Padma Venkatraman was 8 years old when her parents separated. She went from a relatively wealthy home to living with a single mother (practically unheard of in India, she says) who was struggling to make ends meet. Still, Venkatraman’s mother always made time to help those who had even less—especially children. Through her mother’s charity work, Venkatraman met and befriended orphans and runaways, kids who had been failed profoundly by the adults in their lives. “I always thought I would write a book with [their] stories, somehow, someday,” Venkatraman says.

The Bridge Home The result is Venkatraman’s first middle-grade novel, The Bridge Home (Nancy Paulsen Books, Feb. 5). To escape their abusive father, 11-year-old Viji and her developmentally disabled sister, Ruku, leave home for the streets of Chennai. The sisters, along with a pet dog and two helpful boys, build a life on an abandoned bridge until a series of misfortunes forces Viji to grapple with whom she can trust and what she’s willing to give up to survive.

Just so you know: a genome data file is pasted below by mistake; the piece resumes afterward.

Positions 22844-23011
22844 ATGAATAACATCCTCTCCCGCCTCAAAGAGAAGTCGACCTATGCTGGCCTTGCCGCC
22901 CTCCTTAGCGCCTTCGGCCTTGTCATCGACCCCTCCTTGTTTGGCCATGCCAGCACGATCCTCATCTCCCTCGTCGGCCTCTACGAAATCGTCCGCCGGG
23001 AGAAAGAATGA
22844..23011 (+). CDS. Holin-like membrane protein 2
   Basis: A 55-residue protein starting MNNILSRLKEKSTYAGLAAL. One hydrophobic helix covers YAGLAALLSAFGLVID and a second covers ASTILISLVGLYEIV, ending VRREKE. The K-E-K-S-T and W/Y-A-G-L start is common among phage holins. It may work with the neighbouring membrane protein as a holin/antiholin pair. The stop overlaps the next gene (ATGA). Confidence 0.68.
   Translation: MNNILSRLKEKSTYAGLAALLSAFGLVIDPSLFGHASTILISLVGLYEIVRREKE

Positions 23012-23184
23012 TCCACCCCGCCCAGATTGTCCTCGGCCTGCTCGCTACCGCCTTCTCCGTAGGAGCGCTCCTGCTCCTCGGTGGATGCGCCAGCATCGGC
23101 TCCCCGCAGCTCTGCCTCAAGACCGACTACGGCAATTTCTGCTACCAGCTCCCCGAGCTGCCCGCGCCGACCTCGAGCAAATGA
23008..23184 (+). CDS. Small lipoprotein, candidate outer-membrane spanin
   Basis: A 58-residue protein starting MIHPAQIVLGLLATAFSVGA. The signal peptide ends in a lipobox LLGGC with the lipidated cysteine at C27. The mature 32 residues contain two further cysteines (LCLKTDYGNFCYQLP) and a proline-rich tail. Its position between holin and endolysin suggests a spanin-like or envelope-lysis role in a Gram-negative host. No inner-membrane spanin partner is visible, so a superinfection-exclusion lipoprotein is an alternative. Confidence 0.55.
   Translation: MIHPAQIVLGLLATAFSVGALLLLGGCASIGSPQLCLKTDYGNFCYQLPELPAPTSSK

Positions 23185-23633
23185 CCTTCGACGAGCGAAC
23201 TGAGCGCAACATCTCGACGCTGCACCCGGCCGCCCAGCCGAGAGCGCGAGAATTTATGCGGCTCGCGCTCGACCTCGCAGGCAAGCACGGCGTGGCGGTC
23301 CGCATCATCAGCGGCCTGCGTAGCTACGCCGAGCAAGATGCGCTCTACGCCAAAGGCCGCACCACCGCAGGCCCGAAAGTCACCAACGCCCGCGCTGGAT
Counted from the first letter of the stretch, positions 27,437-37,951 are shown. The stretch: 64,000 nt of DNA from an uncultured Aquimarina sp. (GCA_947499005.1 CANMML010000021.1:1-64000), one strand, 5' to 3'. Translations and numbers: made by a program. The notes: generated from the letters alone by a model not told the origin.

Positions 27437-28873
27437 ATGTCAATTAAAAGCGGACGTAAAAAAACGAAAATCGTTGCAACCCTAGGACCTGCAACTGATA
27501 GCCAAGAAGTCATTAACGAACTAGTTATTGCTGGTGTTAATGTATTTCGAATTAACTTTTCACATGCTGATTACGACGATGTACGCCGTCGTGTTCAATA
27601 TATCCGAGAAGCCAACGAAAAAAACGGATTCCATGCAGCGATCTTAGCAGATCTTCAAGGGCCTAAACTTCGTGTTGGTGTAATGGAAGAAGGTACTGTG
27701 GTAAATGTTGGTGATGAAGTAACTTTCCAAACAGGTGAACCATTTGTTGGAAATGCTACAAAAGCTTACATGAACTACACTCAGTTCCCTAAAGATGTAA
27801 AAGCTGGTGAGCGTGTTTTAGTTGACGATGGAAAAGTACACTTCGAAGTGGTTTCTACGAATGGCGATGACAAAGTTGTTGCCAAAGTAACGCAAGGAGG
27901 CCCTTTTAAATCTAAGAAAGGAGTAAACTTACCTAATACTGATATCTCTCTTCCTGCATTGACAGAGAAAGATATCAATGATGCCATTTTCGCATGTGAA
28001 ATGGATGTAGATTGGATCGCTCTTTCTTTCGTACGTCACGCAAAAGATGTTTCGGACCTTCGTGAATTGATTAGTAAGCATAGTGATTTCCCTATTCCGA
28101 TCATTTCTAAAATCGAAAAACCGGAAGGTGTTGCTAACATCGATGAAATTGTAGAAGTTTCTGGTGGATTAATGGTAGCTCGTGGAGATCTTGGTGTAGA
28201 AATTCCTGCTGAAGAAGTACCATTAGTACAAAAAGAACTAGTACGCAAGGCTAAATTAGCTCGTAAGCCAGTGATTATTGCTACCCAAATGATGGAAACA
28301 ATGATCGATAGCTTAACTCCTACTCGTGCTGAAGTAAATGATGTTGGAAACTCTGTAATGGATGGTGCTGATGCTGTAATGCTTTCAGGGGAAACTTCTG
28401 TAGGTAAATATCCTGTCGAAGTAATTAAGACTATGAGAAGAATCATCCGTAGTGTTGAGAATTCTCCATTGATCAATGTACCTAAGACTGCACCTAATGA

Sexual violence is a harrowing, if never explicit, threat for the girls. Venkatraman felt strongly that it was something she needed to include. “It’s very much part of those children’s lives, right?” she says. Yet the book is far from bleak—the children take great pride in their independence and find plenty of opportunities to celebrate or just be a bit silly.


Like her characters, Venkatraman has been fiercely protective of her independence. She left home (and India) at 19, determined to make her own way in the world. Working as an oceanographer for many years, Venkatraman became convinced fiction was the best way to change people’s minds about the environmental and social problems facing our planet. “I’m a writer because I want people to feel,” she says, “and I realized somewhere along the way as a scientist that no matter how much you know, the world isn’t going to change unless people start to feel differently, and if they feel differently maybe they’ll think differently— and then maybe they’ll act differently.”

Alex Heimbach is a writer and editor in California.